And so, thus our second, and really only other major compromise, was also found. God, we’re good.

Consequently, after spending our first year getting the new compromises down and our next year getting most of the details just right, everyone learning and adjusting as we went along, this year has been, despite everything else, fairly pain-free. We’d gotten our shit essentially back on track early this month. The first week was all about make our little corner of paradise nice and shiny clean, which basically entailed Brian leaving me detailed instructions, diagrams included, for the cleaning crew. While this second week has been all about prettying the place up, which basically entailed Brian sitting on the sofa, drinking gin & tonic or Beam or…whatever, directing me in the proper way to hang garland or tinsel…or whatever. Because what? I haven’t been doing this all my freakin’ life? Still, I smiled and I gave him what he wanted because why the hell not?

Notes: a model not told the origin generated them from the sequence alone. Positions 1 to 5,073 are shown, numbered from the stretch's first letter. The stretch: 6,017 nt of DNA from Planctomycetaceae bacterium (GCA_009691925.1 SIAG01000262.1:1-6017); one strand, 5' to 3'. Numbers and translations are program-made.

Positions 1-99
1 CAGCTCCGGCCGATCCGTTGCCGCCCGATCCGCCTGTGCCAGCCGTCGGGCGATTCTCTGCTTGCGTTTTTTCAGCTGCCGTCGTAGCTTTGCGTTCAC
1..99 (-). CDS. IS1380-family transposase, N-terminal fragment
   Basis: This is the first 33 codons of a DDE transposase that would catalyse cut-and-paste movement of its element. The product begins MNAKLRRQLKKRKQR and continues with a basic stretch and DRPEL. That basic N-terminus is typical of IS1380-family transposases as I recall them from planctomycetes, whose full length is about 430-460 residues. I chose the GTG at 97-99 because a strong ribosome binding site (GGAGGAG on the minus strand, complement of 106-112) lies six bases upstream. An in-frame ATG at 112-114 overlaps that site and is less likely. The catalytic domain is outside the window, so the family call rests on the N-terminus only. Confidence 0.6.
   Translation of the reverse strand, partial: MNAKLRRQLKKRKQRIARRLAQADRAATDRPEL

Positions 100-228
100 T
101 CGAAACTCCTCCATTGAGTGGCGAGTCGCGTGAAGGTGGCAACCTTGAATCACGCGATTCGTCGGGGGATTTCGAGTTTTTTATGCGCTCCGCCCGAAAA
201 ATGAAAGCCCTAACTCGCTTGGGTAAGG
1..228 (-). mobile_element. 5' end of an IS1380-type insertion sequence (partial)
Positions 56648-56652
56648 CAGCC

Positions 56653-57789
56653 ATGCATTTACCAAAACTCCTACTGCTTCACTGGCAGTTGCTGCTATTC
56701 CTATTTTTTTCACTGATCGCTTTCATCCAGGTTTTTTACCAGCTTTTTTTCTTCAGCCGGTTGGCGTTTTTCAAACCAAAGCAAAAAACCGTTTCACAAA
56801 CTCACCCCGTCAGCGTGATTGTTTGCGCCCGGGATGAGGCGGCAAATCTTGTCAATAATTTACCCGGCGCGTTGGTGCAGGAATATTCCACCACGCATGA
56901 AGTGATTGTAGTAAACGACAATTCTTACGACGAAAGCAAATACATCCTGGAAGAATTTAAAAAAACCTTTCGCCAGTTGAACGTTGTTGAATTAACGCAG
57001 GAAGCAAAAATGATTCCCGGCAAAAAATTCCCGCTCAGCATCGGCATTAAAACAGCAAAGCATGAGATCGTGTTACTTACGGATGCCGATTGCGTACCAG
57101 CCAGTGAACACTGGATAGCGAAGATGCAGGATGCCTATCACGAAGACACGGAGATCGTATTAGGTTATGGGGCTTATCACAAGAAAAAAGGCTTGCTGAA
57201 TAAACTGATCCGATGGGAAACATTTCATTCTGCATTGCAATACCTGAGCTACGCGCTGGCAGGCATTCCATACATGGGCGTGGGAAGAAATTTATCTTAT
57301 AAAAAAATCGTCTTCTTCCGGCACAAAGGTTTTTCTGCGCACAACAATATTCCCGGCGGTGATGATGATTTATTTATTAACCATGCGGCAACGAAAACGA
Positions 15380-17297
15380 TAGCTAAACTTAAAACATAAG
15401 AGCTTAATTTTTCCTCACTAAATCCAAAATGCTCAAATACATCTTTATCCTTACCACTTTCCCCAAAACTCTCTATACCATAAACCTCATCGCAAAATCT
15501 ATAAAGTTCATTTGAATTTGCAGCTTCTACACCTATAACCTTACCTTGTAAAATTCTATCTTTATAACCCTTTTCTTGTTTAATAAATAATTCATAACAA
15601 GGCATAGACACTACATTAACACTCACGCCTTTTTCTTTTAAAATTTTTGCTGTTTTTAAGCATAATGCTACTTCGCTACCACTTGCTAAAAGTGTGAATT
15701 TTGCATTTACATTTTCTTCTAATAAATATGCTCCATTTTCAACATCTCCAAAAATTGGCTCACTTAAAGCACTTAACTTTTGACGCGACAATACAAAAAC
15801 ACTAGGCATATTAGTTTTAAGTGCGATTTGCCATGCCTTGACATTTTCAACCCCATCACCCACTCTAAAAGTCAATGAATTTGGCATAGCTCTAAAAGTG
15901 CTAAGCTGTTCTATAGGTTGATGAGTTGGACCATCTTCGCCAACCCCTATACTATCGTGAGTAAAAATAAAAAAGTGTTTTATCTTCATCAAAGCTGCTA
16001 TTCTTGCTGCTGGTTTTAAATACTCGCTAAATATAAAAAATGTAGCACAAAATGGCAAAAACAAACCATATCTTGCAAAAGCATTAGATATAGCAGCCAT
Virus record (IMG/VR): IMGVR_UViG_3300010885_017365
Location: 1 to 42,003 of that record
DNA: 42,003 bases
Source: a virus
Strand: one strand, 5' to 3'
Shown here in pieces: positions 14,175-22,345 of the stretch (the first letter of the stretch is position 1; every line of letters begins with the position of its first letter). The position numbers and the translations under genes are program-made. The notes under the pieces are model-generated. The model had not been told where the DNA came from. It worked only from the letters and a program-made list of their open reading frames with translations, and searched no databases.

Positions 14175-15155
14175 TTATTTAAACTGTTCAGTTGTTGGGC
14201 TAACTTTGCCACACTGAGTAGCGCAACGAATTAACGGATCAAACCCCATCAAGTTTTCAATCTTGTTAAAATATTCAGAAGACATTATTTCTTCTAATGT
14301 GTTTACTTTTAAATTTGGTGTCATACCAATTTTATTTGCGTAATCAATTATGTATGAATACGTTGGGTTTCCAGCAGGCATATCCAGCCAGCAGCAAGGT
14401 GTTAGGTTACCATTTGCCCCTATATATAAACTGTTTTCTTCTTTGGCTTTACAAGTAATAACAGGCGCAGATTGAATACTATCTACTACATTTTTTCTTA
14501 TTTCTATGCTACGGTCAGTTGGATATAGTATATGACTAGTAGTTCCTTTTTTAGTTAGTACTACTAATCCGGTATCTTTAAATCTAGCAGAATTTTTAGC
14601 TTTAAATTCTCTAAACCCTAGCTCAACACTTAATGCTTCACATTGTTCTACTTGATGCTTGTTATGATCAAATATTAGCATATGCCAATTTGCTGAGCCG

Breaking certain boxes out of the storage garage, leaving the others for their rightful owners to unpack when they arrived, we’ve only done the background bits and pieces because during the third week, next week, our nearest and dearest will start arriving, all looking forward to adding their own personal touches to our main living space and since, after all, it should be about everyone, not only about Brian (and me!) that will be all to the good too.